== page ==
Contrary to Growing Speculation: Local Businesses Still Need a Website
Local businesses should still have a website in order to sustain high SEO, brand recognition, and organic link building.
97% of consumers conducted an online search of a local business in the previous year. However, less people cared about visiting the actual website.
Last year, the average click-through rate for the top rankings on Google fell down 37%, indicating that fewer users are interested in clicking on local business websites.
Maintaining an online presence is an essential practice for businesses that strive to reach large audiences on the web. Therefore, many businesses forge their online presence by creating a website. From local businesses to worldwide conglomerates, websites provide consumers with a variety of information that can be used to influence consumer action. Also, websites supply local businesses with a wide array of SEO benefits that can increase its chances of gaining organic traffic, which can then be converted into leads and potential sales.
Nonetheless, there is a growing speculation among local businesses owners that a website isn’t necessary for the outward promotion of their business, and that there are other online methods that can alternatively stimulate the same results as a fully-functional website. As you will learn by the end of this article, local businesses still need a website, regardless of this speculation.
Believe it or not, there is actually some truth to the assumption that local businesses do not need a website to succeed online. According to the CNBC|SurveyMonkey Small Business Survey in 2017, approximately 45% of small businesses lack a website. In fact, the 37% percent of local businesses that possess a website only use it to share news with their customers and other potential clientele.
While it may seem preposterous that nearly half of small businesses do not possess a website, it may actually be a fair argument to believe the former, and there are many reasons why it is entirely plausible to do so. To begin, the value of Google rankings has dropped significantly in the previous year. Per Wordstream, the average click-through rate for the #1 Google search ranking has decreased by 37%.
Therefore, if the value of Google’s top rankings are low, the businesses that occupy these rankings could be missing out on meaningful organic traffic flow and prospective customers. As a result, many local businesses could be turned off from the prospect of building their own website. Rightfully so, the aforementioned data provides enough substance to suggest that consumers don’t regularly look for local business websites. Though, there are other reasons why local businesses may forgo the installation of a website.
Numerous local businesses instead opt to enlist the services of Facebook pages and Yelp listings to maintain an online presence. After all, both methods connect with online users who may want to learn more about a local business in their area. Hence, a website may not be a necessary asset for a small business, but there is still much more basis to this theory.
Google is Changing the Game
Enjoy hearing from customers via the Q&A feature? Recently, we improved Q&A notifications. To help you keep track of conversations, notification emails now include the customer’s name in the subject line. https://t.co/uRbh9FuIJ1
As Google becomes more personalized to the search requests and demands of its users, businesses will constantly receive promotion on the world’s largest search engine. In previous years, local businesses had to possess a website in order to reach prospective customers online. Now, it’s much more simpler for businesses to be showcased on Google due to some stunning improvements.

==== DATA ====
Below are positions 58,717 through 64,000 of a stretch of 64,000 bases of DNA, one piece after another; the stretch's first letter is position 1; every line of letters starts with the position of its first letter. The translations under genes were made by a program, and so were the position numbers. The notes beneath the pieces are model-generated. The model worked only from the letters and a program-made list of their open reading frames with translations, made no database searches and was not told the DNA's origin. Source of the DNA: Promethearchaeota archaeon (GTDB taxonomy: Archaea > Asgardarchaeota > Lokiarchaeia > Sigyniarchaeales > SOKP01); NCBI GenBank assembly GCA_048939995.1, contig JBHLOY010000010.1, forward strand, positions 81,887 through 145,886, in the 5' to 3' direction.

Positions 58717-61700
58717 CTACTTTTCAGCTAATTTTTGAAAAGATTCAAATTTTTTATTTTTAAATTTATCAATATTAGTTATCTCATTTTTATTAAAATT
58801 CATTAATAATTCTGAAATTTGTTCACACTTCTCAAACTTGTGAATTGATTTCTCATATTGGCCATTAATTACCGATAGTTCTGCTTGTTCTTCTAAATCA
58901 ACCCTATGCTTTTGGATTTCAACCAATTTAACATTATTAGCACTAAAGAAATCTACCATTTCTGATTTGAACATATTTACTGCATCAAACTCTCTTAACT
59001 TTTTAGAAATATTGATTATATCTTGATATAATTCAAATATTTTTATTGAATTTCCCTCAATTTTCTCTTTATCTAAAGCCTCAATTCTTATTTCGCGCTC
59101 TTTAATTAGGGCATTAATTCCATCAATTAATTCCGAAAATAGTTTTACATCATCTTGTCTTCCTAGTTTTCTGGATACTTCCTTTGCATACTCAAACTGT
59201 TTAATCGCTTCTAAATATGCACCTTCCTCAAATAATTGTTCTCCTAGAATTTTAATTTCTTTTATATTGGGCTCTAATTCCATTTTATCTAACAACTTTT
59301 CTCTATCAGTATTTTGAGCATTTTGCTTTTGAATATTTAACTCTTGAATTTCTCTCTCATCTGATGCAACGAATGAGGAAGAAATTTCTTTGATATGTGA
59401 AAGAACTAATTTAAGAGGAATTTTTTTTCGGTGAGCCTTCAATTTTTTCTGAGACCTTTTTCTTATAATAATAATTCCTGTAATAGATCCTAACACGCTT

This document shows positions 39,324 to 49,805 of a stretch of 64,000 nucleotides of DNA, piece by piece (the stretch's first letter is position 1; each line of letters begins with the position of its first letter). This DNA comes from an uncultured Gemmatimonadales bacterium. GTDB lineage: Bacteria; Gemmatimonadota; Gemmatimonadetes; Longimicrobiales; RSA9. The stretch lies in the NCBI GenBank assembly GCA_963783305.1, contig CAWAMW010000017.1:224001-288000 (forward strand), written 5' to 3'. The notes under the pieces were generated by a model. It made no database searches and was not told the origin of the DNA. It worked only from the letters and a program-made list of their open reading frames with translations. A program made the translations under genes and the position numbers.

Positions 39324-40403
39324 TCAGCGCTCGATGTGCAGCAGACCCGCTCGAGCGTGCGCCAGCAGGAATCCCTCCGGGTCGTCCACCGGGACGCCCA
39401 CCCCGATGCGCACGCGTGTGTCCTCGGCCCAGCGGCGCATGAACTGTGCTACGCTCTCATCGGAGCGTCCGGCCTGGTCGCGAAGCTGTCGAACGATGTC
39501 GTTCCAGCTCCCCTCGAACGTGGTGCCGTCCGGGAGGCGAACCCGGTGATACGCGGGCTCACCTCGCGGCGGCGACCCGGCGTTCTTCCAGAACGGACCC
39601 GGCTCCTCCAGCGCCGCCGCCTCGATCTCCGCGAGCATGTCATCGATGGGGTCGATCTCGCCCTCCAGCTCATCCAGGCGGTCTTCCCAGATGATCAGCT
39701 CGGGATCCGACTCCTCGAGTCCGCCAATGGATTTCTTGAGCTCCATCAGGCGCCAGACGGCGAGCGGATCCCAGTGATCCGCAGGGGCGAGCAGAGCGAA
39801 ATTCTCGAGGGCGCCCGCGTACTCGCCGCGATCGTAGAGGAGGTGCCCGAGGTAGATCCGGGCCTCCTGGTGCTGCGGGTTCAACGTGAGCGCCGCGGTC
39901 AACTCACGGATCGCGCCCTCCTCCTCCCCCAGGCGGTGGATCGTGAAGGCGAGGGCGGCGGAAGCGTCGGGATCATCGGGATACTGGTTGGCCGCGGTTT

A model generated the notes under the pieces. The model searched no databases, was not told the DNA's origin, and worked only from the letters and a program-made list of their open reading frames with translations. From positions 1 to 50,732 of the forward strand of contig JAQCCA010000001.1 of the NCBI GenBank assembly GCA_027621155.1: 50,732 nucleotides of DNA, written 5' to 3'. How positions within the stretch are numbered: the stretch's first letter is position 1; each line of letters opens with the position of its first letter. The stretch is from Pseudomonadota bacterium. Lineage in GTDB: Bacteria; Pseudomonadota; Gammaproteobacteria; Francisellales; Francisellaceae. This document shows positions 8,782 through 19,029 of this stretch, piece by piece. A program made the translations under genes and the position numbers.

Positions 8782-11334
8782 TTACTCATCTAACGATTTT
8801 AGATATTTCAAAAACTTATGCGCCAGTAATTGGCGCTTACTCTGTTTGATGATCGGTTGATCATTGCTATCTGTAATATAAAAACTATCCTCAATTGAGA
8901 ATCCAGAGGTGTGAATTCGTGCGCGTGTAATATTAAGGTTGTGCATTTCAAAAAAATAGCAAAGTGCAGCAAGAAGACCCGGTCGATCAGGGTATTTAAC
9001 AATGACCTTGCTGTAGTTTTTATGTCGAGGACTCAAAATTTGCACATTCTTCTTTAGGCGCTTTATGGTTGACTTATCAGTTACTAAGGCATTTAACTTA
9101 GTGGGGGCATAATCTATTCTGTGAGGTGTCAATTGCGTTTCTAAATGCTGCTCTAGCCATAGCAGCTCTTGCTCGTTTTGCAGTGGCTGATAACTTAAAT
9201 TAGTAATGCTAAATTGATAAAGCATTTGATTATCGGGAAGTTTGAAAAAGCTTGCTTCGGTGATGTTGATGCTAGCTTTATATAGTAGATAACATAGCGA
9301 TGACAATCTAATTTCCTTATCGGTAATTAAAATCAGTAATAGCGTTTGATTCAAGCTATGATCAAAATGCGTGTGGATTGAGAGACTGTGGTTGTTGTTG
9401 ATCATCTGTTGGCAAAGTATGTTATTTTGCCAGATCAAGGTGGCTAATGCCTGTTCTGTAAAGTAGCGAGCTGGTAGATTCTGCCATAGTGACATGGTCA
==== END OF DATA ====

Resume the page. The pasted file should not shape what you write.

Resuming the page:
For example, if an individual is searching for the best donuts in their area, all they have to do is perform a quick Google search, and they will receive an exhaustive list of restaurants via Google Maps.
By using this method, an Internet user can find search results that satisfies their intent without having to visit the website of a local business. Although, users can freely access websites through these listings, it has become much easier to gain information through Google Maps.
As a matter of fact, mobile users may not be tempted to visit the websites of local businesses they are interested in, mainly because they can just call the business through these listings to receive the information they need. Consequently, this type of interaction is beneficial for small businesses who can acquire leads without a website.
Moreover, the recent rise of Google My Business is suitable proof that traditional websites may be going out of style. Local business owners can create their own Google My Business listing for free, and receive a mobile version of this listing as well.
As of January 2018, Google announced the possibility of adding “action buttons” to a Google My Business listing, which can include actions such as “call us”, “message us”, and “get directions”. These features can supply web users with enough information to make a consumer decision, which can defeat the entire purpose of a traditional website.
Google My Business also has some other defining features that can somewhat take the place of a website. Since November 2017, this platform has allowed businesses to create their own business descriptions, such as “mexican food” or “a variety of mexican food”. Further, Google My Business allows customers to view food menus from its platform, rather than accessing the business’ website.
Additionally, Google My Business allows business owners to post news and updates straight to its platform, which appeared to be the sole reason why many small businesses used their websites in the first place. Google My Business Q&As is a platform that allows prospective customers to ask questions that can be seen and answered directly by the business owner.
All of these features of Google My Business, as well as the decreased value of top search results on Google, has prompted the belief that local businesses do not need websites to obtain an online presence.
While it is a valid argument that websites may not be essential marketing tools for local businesses, it is also true that websites provide incredible SEO benefits and results that cannot be replicated by any other means.
Websites are Critical for Local SEO
If you are trying to grow your qualified search traffic, you have to combine your content marketing with your SEO efforts – Neil Patel